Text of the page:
On Wednesday morning, The Heritage Foundation released a paper by Center for Data Analysis Senior Fellow James Sherk on the cost of the 2009 auto bailout. The Treasury Department estimates that the auto bailout will end up costing taxpayers $23 billion and, according to Sherk, all of those losses are the result of the Obama administration’s special treatment of the United Auto Workers (UAW) union. In the paper, Sherk pegs the eventual cost of that special treatment at $26.5 billion — $3.5 billion more than the auto bailout’s estimated net cost.
I sat down with Sherk last week for a phone interview to discuss the report. [Full disclosure: I was a contract employee for the Center for Data Analysis in 2010, and I did some work with Sherk during that time.]
Dustin Siggins: The entire taxpayer investment in GM and Chrysler was about $80 billion, and obviously included a variety of aspects to it. Were there other components of the bailout that could have been done better to save the same amount of money?
James Sherk: It’s harder to quantify if [the administration] could have been cost-conscious elsewhere in the bankruptcy process. It’s obvious where they spent too much on the UAW because of the treatment they received in opposition to traditional bankruptcy law. For example, other unsecured creditors were not treated as well at the UAW Voluntary Employee Beneficiary Association, despite having equally strong claims as the UAW legally. They may well have been able to do other aspects better, or perhaps not, but that is not as obvious.
DS: Some will say this paper is meant to be anti-union. Is that the case?
JS: This is an issue of special treatment for one union in particular, over and above members of other unions as well as non-union employees. In Delphi, for example, the International Union of Electrical Workers did not get their pensions topped up the way the UAW did. An Ohio plant with the IUE workers had GM transfer their work to other plants … and in the bankruptcy these union members were forbidden to transfer to plants run by the UAW. So while GM is hiring again, members of the smaller unions are frozen out of the recovery. The well-connected UAW exerted its influence for its members at the expense of investors and non-UAW employees alike.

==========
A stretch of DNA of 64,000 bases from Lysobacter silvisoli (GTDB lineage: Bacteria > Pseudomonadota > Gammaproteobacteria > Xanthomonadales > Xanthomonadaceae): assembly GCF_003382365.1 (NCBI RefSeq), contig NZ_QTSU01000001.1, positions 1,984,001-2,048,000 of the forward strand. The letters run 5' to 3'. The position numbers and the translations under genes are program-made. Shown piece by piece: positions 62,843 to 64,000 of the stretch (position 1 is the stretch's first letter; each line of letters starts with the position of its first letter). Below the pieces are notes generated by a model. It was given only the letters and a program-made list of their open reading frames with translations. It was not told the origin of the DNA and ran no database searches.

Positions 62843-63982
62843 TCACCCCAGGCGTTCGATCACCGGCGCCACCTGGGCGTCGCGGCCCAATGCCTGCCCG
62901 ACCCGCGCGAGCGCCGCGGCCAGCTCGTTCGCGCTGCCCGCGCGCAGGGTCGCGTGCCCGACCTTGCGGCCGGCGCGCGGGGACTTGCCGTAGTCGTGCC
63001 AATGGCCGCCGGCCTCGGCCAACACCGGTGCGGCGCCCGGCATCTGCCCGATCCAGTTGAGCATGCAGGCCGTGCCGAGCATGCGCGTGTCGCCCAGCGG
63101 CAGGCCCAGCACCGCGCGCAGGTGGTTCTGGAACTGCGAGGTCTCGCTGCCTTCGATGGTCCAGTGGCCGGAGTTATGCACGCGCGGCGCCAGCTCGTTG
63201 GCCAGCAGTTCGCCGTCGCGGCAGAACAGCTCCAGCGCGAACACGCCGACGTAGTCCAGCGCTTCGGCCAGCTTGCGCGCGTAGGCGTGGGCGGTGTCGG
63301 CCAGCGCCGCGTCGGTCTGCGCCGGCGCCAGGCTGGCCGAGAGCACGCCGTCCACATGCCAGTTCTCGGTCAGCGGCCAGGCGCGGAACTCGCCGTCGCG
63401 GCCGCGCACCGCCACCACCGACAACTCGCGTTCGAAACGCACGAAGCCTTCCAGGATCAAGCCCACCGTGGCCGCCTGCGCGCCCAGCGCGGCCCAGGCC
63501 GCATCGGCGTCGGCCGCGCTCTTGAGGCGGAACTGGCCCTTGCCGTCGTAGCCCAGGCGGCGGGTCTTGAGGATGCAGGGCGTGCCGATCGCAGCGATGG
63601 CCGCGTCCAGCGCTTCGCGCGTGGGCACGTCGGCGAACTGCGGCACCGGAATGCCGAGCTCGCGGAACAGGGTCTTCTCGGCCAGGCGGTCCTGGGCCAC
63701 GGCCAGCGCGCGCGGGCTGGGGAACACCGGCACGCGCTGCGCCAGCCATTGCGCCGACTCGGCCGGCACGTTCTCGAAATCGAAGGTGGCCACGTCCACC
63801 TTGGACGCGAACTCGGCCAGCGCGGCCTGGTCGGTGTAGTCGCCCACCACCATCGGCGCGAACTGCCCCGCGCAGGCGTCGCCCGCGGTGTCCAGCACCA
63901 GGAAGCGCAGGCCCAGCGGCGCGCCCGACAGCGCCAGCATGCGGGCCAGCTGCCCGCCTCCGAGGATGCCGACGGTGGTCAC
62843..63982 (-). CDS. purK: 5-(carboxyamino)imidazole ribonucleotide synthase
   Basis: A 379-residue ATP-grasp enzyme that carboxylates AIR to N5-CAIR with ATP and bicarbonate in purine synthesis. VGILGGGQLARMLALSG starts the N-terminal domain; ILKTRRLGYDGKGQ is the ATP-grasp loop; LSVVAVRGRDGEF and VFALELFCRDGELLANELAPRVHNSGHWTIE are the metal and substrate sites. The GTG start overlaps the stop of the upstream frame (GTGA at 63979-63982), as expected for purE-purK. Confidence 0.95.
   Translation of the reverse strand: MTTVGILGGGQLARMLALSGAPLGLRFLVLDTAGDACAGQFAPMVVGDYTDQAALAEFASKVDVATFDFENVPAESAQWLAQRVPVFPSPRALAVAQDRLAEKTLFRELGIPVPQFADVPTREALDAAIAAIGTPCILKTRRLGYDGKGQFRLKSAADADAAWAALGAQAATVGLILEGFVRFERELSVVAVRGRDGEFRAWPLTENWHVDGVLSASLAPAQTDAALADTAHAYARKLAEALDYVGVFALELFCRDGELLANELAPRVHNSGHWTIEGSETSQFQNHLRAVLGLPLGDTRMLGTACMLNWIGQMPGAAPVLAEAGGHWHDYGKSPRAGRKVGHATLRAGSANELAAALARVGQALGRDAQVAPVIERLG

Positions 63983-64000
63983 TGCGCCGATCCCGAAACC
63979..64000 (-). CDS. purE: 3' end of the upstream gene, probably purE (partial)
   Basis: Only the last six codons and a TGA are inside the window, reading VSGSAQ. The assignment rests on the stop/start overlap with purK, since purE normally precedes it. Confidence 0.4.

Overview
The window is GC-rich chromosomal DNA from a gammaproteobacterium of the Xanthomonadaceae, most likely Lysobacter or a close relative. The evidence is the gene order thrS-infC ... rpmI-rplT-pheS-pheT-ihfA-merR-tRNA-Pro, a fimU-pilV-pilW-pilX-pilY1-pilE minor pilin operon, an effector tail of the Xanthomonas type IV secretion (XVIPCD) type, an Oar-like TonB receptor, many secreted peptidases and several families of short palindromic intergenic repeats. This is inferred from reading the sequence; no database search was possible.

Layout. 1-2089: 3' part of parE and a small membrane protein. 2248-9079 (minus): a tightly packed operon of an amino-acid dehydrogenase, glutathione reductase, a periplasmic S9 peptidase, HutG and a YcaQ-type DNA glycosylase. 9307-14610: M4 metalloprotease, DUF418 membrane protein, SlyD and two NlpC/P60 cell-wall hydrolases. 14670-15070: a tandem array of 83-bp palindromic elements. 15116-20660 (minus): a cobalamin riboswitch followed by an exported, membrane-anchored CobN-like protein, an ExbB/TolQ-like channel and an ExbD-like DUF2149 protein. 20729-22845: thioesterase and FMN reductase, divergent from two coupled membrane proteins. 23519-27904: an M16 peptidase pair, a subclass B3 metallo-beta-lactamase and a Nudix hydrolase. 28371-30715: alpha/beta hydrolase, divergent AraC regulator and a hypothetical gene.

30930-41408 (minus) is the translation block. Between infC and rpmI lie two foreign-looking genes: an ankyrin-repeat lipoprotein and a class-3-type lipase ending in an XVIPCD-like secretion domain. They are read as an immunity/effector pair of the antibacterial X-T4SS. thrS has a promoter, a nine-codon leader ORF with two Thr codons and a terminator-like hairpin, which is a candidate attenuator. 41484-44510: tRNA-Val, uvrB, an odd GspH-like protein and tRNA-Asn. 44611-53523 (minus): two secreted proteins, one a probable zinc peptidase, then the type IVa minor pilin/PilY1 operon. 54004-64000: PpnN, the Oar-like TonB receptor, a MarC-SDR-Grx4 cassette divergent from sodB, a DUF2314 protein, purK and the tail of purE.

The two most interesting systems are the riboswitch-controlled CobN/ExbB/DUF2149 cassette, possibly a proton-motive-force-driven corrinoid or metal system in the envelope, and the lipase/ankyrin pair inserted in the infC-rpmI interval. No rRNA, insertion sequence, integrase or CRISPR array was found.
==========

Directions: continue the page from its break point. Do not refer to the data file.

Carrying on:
DS: In the paper you say UAW employees at the domestic auto companies were “highly paid” workers. You also say those paychecks must be earned. What do you mean by “must be earned”? And does “highly paid” include benefits?
JS: To answer in reverse order: Yes, “highly paid” does include benefits. Before the bankruptcy, the labor of UAW employees cost the Big Three between $70 and $75 per hour. About $40 of that was for cash wages, the rest in benefits. Even after the bankruptcy, the non-entry-level UAW members at GM are still making about $60 an hour in wages and benefits. This is twice the compensation of the average American worker.
Regarding the other point, we should want everyone to make $60 per hour if their productivity sustains that pay. If an employee can earn $60 an hour because they create that much value for their company, that is fantastic. More power to them. I wish everyone could make that much. However, if their productivity cannot support their high compensation and that is one of the reasons their company goes bankrupt, they shouldn’t be able to tax other Americans, to take from another American’s paycheck, to pay for their high-end pay and benefits. This is especially true when most Americans make half of what the UAW members do.